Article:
- Improved relationship between children and parents
- Better self esteem
Integrating Meditation Into Your Child’s Routine
I get it. Kids are going to be kids. They are not going to just plop down and start mindfully meditating. (Most of us adults can’t even do that!) Most experts will recommend starting with 1 minute per year of age, starting around 6-8 years old, but you know you child best. They may be ready to start earlier or sit still for longer. Go with what works for your little one.
Meditation is all about creating mindfulness, the ability to be present, focused and aware. This does not have to be done by sitting still. Here are some other great ways to start easing a meditation practice into your family’s everyday routine.
Yoga is great because it involves movement, but still has a focus on breathing. It is like a moving meditation, creating awareness in your body and your breath. Consider starting with a simple sun salutation routine you can do together as a family. Remember to focus on even breathing as you move.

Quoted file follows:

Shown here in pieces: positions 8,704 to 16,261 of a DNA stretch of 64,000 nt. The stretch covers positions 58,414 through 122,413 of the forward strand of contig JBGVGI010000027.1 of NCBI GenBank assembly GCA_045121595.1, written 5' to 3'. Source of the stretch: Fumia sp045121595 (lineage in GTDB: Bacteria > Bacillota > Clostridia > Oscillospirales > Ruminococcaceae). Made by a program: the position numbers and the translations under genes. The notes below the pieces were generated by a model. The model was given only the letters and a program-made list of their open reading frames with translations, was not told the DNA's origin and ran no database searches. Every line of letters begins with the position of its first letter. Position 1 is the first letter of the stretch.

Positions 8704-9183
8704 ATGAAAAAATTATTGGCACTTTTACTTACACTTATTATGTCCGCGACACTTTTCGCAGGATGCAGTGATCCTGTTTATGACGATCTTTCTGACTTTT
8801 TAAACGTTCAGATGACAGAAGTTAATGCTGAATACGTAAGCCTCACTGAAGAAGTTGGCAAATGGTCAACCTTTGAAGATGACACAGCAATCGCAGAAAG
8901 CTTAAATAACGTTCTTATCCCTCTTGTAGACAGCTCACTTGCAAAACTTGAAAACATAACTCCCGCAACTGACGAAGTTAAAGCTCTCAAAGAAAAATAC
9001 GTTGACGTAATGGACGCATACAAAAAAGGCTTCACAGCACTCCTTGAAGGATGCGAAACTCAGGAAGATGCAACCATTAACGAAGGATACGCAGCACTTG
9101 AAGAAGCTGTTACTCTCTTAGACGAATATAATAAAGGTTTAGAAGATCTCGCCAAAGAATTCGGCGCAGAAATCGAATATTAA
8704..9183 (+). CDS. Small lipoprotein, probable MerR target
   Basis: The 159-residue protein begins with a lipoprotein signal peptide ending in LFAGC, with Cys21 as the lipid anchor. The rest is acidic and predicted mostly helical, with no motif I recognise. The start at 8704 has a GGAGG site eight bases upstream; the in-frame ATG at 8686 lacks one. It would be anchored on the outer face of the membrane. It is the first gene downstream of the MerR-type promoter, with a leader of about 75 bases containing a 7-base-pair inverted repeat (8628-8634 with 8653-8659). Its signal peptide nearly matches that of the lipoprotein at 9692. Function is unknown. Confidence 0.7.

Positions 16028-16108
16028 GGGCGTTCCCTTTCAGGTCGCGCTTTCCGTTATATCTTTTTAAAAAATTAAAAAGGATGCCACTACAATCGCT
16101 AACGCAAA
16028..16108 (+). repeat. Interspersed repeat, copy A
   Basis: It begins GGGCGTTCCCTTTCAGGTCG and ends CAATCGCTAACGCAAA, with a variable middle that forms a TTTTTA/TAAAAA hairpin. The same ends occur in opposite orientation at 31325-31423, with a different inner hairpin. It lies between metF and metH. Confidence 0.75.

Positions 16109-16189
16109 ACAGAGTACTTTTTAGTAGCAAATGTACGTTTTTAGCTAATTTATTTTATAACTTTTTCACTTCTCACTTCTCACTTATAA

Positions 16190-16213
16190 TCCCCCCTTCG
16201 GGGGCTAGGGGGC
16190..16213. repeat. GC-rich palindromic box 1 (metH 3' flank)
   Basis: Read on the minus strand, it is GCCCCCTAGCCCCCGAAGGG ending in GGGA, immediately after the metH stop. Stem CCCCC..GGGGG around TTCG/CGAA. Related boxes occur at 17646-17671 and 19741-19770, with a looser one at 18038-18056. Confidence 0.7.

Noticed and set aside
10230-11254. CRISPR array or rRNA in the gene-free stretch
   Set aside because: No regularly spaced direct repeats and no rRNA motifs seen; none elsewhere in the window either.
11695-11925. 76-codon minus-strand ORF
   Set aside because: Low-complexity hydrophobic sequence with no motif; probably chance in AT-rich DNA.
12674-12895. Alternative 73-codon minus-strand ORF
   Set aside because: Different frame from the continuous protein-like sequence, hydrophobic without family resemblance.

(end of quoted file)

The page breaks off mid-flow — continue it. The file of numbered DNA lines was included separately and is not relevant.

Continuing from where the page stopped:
Breathing exercises are amazingly calming for children and adults alike. They can be helpful in capturing a child’s attention, feeling or listening to their breath, thinking about how it feels as it travels in and out. Here’s a couple options to try.
Alternative Nostril Breathing (Nadi Shodhana): This technique helps to connect the right (emotional) and left (logical) hemispheres of the brain, allowing children to better communicate and understand their emotions.